Grazing exclosures are a cost-effective means of restoring or enhancing the productivity of communal lands in Ethiopia. An extension of the traditional practice of excluding grazing from communal areas to enable regeneration of vegetation, exclosures provide much needed livelihood and environmental benefits. The success of the exclosure approach faces several challenges to their scaling by government and civil society, including inequity and competition within and among communities, rates of economic return, and individualisation of the commons. First, success factors in exclosure management are identified for exclosures in general, as well as along gradients in social (e.g., strength of community institutions, market access, and cultural precedents), ecological (e.g., climate and soils), and socio-ecological conditions (e.g., watershed and agricultural development stages). The status of grazing exclosures is then conceptualised within documented scaling processes in drylands in Ethiopia and elsewhere. Next, to identify possible pivots in the scaling process, two scaling frameworks are applied to address constraints and opportunities for sustainable management of grazing exclosures for inclusive and economically sustainable benefits. These frameworks include consideration of up-scaling (vertical or hierarchical) versus out-scaling (horizontal) approaches to expansion of exclosures. The past, current, and potential roles of the state (district, regional, and federal government), civil society (local and international organisations), and farming communities are analysed to explore the contributions of various stakeholders to effective scaling. Knowledge gaps and learning opportunities in exclosure management and policy solutions are identified to draw attention to possible ‘blind-spots' and ‘win-win' solutions that may affect the widespread success of exclosures in Ethiopia and elsewhere. Finally, the roles of scientists and researchers and incentives for their involvement are assessed to illustrate how scientists can help effectively facilitate the scaling of exclosures and other sustainable land management practices.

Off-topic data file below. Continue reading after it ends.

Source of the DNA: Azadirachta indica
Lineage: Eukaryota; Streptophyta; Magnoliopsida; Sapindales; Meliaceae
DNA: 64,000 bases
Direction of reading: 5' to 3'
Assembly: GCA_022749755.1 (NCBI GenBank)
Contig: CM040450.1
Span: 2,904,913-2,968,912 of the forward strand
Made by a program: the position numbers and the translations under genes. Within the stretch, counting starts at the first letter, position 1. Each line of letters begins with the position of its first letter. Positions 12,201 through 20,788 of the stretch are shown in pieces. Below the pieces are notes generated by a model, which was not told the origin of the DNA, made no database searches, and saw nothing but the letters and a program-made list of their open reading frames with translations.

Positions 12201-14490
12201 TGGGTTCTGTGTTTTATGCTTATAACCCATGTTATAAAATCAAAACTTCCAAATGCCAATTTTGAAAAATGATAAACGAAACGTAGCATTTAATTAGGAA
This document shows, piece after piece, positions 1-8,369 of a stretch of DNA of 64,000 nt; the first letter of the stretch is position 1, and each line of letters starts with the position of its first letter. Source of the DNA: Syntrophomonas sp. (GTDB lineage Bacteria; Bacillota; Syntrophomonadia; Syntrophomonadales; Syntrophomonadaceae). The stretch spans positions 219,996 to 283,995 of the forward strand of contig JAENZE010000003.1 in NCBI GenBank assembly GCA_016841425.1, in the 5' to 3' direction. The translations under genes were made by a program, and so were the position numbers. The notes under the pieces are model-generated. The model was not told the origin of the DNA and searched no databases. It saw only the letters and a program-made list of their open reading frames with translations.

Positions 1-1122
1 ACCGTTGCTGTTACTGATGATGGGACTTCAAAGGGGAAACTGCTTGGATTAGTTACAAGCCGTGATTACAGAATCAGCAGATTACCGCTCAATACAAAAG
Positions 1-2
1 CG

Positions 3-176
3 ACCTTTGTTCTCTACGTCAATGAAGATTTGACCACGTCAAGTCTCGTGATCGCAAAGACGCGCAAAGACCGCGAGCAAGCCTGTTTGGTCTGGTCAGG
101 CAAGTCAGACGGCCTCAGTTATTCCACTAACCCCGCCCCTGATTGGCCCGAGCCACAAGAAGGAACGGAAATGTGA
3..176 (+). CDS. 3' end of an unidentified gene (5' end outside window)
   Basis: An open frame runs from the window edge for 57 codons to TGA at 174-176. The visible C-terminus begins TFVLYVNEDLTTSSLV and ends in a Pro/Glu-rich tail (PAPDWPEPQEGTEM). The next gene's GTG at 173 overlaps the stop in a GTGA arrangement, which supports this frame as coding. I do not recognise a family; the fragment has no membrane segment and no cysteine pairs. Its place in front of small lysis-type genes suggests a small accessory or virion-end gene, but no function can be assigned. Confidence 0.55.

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Vision, mission and strategy
ILRI's strategy 2013-2022 was approved in December 2012. It emerged from a wide processof consultation and engagement.
ILRI envisions... a world where all people have access to enough food and livelihood options to fulfil their potential.
ILRI’s mission is... to improve food and nutritional security and to reduce poverty in developing countries through research for efficient, safe and sustainable use of livestock—ensuring better lives through livestock.
ILRI’s three strategic objectives are:
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CGIAR is the only worldwide partnership addressing agricultural research for development, whose work contributes to the global effort to tackle poverty, hunger and major nutrition imbalances, and environmental degradation.